Oktober 6, 2018  

As I am waiting for my friend to get ready and go out for lunch, I browse through all her favorite magazines spread out on the table — all issues from September 2018.  

What strikes me the most is the cover of Elle, featuring Slick Woods, the face of  Rihanna’s brand Fenty. I realize that she is one of the several black women to be featured on the front covers of many of the top fashion magazines in September. I  have seen Rihanna on British Vogue, Lupita Nyong’o on Porter magazine, and Ruth Neggads on Marie Claire UK. And it’s not just the UK! My friend also collects magazines from the US, Italy, France, and more.  

Beyonce on the cover of US vogue. Naomi Camble on the cover of Paris Vogue, Ellis Ross on the cover of Elle Canada. Nicki Minaj made it to the front page of Vogue  Arabia and Zendaya to the front page of Marie Claire US.  

My first reaction was ‘wow,’ not because of my friend’s potentially unhealthy obsession with collecting all these magazines but because the presence of women of color in so many influential magazines has been unprecedented. I’m pleased to see more faces like mine appearing in international media.  

Yet, there is a fine line between appreciation and fetishization. I remembered reading the book by Stuart Hall, “Representation”. He describes how the representation of black people throughout history had played a significant role in the shaping of their image in the mass media. So what does representation exactly mean, and how can it be used and abused?  

After 10 minutes, I take a seat on her couch, wondering if she will ever get ready to go. I open up my Facebook account, scroll down, and come across a short article by Cherry Wilson, a Newsbeat reporter, entitled Black women on mags: A step forward or tokenism? I start reading it:  

The magazine industries are moving toward increased diversity is a natural reflection of the way the world is changing. The success of films like Black Panther, and social media movements like #Blackgirlmagic – which celebrate the achievements of black women – have also helped bring about the change.  Magazines reflect the culture, and our culture has changed, which is incredible,  says Lucy Yeomans.  

Fun fact about me: as a maker, when I create illustrations and jewelry, they both speak the same language; they are always concerned with the representation of identity. To identify how jewelry can have an empowering and symbolic role in representing black superheroes. I also got inspiration and answers on these questions after reading the book by Marian Unger, “Jewelry Matters”, which addresses, amongst other things, the relationship between jewelry and imagery,  and the empowering function of jewelry over the ages.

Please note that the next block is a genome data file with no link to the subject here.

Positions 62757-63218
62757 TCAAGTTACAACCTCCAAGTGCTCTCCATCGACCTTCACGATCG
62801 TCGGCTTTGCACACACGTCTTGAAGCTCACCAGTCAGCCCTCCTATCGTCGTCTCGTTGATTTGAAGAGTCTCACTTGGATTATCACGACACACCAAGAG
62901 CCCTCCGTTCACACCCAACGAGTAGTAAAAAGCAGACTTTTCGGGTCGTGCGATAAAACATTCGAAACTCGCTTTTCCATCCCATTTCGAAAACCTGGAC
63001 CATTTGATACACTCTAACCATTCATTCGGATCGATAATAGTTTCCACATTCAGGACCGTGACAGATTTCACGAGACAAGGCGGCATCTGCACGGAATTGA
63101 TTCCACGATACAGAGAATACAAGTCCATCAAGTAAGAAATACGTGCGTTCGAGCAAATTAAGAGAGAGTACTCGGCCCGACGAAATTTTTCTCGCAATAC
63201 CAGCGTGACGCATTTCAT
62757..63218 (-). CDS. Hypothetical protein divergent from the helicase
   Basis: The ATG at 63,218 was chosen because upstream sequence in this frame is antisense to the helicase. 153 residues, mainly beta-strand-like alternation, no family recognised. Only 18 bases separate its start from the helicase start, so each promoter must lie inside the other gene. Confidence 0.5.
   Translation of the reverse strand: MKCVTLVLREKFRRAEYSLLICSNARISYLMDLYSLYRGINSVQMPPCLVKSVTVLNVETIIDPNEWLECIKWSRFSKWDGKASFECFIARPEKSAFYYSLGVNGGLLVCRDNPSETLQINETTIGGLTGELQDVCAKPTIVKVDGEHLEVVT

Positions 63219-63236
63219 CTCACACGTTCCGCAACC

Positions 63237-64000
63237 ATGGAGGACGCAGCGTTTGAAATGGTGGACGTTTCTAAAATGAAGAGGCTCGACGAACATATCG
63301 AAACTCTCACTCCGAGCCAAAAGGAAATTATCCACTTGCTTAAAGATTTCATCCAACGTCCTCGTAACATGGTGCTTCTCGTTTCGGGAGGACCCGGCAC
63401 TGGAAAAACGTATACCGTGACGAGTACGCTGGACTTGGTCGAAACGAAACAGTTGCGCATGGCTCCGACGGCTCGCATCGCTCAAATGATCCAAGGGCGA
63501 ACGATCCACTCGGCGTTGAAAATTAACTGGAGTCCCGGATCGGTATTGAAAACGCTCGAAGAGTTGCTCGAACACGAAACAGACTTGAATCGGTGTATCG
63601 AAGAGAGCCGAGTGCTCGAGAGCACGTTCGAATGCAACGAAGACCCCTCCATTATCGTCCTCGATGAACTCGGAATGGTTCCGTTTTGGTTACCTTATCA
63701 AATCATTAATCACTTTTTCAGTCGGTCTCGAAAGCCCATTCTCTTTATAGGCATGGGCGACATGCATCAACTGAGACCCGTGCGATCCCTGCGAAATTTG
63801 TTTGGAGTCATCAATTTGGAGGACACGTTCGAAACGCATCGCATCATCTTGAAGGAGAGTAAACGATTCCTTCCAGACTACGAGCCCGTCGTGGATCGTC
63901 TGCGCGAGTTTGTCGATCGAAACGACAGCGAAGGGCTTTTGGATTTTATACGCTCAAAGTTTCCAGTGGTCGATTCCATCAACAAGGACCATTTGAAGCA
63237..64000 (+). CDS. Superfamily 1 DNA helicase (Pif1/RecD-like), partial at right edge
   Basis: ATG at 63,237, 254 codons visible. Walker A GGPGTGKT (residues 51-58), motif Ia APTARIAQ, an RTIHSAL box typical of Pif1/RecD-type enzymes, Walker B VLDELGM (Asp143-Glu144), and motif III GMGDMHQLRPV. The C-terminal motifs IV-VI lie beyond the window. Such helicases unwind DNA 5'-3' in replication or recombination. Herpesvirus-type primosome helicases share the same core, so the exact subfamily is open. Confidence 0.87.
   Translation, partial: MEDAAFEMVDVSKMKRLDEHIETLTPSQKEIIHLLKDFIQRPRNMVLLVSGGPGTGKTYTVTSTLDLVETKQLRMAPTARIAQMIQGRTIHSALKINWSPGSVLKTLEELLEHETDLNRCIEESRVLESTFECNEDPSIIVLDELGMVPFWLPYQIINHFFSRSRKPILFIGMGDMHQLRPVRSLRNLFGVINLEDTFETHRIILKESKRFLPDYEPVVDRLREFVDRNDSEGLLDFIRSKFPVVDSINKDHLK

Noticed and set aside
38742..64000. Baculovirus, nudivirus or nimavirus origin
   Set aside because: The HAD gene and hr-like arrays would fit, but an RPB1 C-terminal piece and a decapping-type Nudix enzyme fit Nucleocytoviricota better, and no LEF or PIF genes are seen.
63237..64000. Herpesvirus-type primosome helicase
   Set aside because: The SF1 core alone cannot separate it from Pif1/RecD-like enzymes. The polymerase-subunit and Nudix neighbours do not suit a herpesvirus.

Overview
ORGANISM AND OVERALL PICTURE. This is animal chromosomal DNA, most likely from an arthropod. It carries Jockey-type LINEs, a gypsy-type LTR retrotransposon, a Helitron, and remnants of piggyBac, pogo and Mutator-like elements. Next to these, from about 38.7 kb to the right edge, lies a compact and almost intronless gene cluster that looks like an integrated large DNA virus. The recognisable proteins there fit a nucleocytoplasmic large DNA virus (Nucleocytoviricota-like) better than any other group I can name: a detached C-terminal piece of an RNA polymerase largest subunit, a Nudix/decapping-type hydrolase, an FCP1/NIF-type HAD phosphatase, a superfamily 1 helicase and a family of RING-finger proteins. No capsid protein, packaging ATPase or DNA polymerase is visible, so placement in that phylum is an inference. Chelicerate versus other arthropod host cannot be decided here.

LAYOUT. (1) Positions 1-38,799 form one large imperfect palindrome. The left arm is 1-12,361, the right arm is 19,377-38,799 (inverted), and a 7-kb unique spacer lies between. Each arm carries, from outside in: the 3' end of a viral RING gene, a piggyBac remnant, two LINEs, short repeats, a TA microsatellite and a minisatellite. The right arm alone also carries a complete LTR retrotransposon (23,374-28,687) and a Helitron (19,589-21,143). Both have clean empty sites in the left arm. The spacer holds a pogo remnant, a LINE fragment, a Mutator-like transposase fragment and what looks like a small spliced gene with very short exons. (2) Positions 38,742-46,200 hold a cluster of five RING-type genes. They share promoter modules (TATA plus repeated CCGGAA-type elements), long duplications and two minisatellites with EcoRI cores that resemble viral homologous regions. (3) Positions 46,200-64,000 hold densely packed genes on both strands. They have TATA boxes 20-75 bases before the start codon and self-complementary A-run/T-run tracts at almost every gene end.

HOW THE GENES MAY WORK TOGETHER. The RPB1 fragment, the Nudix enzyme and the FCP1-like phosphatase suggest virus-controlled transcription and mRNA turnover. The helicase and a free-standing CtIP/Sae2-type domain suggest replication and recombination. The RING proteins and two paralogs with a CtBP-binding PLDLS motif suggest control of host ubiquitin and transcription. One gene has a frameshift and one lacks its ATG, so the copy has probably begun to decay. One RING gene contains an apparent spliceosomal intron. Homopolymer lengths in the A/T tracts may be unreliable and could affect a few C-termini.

I reach into my backpack and look around until I find the little notebook I bought yesterday. In this notebook, I will write down my thoughts and collect quotes and reflections related to my research on the empowering role of jewelry.  

Topics I described in this notebook is how I learned that representation is a practice. How stereotypes, power, and symbolism can be used by the media to construct radicalized representations and how often these representational practices are still used today. Finally, I will consider how jewelry can play an empowering role in the representation of black people in comic books.  

Because I’m want to leave a mark behind that goes further than a dream of fame. I wish to be effective. Effectively in many ways that will give new perspectives. And leave it so the new generation to build on.  

I am a jewelry designer, an illustrator, and a creator in many other ways and you just read the first page out of my diary.  

Digitally yours,  

Kalkidan Hoex

Bio –

TheNEWtribe c/o Kalkidan Hoex is a Jewelry Brand rooted in the representational practice of black culture, exploring the meaning of identity at a taste level particular to now. With strong specific and opinions, not necessarily the same with a vision; To express work within one discipline.  

The products presented by the brand also branch into other realms, such as Comic books and independent illustrations, goods that further reinforce the symbolical meaning of the Jewelry pieces.  

All products are based on theNEWtribe concept that adapts and grows with its creator. Manufacturing in the Netherlands.  

The outcome is a brand that sets statements that speaks out to its audience, Pushes the educational boundaries. Empowers and represents.

Connect with TheNEWtribe and Kalkidan Hoex at :


Instagram :